Lab Canada

Stroke program leads clinical stroke research for Canada

Calgary, AB – Two new clinical research studies on stroke and the appointment of a leading stroke neurologist to the Heart and Stroke Foundation of Alberta, NWT & Nunavut, professorship in stroke research, have been announced by the University of Calgary and the Heart and Stroke Foundation.

“It is my pleasure to announce Dr Michael Hill as the appointee of the Heart and Stroke Foundation of Alberta, NWT & Nunavut, professorship in stroke research,” says Diana Krecsy, CEO of the Heart and Stroke Foundation. “We are so fortunate in the Calgary community to have such an outstanding physician-scientist and a stroke team here, leading the world in offering the latest treatments and research in stroke.”

The five-year professorship is supported by an annual gift from the Heart and Stroke Foundation of Alberta, NWT & Nunavut. “It is an honour for me to be named to this professorship,” says Dr Hill, a U of C stroke neurologist in the department of clinical neurosciences, and director, Calgary Stroke Program. “This funding support helps us to take our stroke program to a whole new level, and offer Calgarians the very latest clinical treatments for stroke.”

The stroke team, led by Dr Andrew Demchuk, Alberta Heritage Foundation for Medical Research Clinical Investigator and Dr Hill, is also overseeing the Canadian arm of two new international clinical trials in stroke.

The US$20 million ALIAS trial, funded by the National Institutes of Health (NIH) in the United States, will enrol stroke patients from 60 clinical centres across North America. This Phase III clinical study, expected to include 40 – 50 patients from the Calgary area, investigates high-dose albumin therapy – a plasma protein – as a new treatment for acute stroke.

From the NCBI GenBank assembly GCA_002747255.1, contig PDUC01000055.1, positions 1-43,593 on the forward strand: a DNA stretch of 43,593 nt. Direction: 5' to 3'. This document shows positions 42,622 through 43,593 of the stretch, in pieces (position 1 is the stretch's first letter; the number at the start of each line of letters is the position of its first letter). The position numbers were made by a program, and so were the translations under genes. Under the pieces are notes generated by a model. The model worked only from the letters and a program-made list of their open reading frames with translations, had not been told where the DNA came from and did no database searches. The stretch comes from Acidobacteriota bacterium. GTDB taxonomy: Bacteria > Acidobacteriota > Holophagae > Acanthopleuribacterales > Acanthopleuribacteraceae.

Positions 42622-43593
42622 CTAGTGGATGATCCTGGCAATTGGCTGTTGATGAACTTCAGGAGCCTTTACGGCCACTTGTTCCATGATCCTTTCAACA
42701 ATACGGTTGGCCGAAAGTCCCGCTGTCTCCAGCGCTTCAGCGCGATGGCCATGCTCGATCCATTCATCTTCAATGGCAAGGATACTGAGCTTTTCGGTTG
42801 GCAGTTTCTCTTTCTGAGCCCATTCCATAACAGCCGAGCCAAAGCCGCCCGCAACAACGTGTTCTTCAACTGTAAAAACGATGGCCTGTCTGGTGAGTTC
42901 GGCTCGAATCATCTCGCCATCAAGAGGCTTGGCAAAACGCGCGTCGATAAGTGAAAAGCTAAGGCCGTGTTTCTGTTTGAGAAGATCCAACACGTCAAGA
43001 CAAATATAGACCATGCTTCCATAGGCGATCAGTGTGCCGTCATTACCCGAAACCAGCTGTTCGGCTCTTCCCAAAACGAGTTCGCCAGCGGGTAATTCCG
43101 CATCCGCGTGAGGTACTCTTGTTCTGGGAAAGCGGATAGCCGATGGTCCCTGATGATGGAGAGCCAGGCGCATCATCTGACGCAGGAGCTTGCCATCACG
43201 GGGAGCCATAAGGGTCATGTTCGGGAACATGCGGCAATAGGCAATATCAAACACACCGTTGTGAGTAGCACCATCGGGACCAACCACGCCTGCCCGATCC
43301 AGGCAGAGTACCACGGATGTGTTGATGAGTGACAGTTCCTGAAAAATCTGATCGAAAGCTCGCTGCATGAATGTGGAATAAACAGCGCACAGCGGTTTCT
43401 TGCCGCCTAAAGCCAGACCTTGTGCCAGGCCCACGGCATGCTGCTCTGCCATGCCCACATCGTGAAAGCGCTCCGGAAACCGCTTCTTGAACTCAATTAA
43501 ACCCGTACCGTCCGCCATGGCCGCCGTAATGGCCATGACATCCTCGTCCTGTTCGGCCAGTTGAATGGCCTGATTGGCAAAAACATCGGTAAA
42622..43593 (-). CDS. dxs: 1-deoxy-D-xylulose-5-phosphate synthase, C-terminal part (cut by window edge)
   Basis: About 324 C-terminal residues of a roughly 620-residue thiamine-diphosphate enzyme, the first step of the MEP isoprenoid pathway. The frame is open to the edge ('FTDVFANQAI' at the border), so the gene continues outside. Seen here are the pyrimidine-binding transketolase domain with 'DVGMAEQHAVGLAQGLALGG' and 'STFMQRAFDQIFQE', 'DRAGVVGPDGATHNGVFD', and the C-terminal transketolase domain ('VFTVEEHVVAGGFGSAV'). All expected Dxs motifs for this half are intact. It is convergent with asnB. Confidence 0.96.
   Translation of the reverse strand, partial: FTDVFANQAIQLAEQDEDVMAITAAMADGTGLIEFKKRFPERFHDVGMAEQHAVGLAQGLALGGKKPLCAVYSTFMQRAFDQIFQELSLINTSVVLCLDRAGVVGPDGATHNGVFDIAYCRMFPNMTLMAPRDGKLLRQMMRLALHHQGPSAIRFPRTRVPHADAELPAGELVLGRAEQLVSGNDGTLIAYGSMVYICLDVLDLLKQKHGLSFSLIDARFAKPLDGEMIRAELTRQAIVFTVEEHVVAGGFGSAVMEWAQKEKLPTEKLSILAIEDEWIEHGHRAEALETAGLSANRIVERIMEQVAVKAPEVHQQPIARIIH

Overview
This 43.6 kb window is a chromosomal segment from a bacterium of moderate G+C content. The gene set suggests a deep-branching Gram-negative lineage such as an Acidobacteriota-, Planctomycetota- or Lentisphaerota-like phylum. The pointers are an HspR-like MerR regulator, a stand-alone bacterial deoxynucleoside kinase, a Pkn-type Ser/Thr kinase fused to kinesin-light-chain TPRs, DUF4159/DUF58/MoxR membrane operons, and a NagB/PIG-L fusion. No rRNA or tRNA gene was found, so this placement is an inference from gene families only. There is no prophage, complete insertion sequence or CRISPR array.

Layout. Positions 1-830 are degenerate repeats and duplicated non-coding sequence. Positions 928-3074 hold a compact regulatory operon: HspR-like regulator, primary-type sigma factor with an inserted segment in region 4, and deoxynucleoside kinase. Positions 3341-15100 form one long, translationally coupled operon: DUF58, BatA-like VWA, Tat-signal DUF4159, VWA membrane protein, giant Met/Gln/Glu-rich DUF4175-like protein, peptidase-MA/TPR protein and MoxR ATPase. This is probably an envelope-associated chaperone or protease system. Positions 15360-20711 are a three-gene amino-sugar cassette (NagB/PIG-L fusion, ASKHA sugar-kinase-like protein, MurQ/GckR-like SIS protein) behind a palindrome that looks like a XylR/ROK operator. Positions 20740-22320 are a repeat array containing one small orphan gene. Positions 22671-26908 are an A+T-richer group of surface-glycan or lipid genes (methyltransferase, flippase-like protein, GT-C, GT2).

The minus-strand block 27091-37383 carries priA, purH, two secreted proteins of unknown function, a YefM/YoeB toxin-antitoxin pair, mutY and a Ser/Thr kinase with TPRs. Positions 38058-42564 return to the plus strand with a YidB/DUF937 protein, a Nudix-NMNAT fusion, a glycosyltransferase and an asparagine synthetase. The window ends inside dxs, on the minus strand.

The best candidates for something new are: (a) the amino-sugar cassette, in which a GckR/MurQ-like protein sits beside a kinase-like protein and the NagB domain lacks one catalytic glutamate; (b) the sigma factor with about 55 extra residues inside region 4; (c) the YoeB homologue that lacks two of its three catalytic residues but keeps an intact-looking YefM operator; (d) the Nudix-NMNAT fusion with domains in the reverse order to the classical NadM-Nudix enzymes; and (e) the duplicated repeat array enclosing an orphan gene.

“The success of the Phase I trial was largely attributable to the superb efforts of the Calgary Stroke Group, under the able direction of Dr Michael Hill,” says Dr Myron D Ginsberg, the principal investigator of ALIAS trial, University of Miami. “Two-thirds of the patients in the Phase I trial came from Calgary.”

A second NIH-funded clinical trial, led in Canada by Dr Demchuk, compares the use of the clot-busting drug t-PA delivered intravenously (the current standard of care), and delivered via the patient’s artery directly into the brain. The IMS III trial, also a US$20 million study, expects to enrol up to 900 stroke patients at 42 centres throughout North America.

“Our team will lead the imaging analysis for this study, co-ordinate the 10 Canadian centres as well as enrol Calgary patients,” says Dr Demchuk. “One of our primary goals is to further decrease time-to-treatment for people with stroke. Our sophisticated intervention team, from the ER doctors and nurses, to the neurosurgeons and interventional neuroradiologists, will ensure we maximize outcomes for our patients.”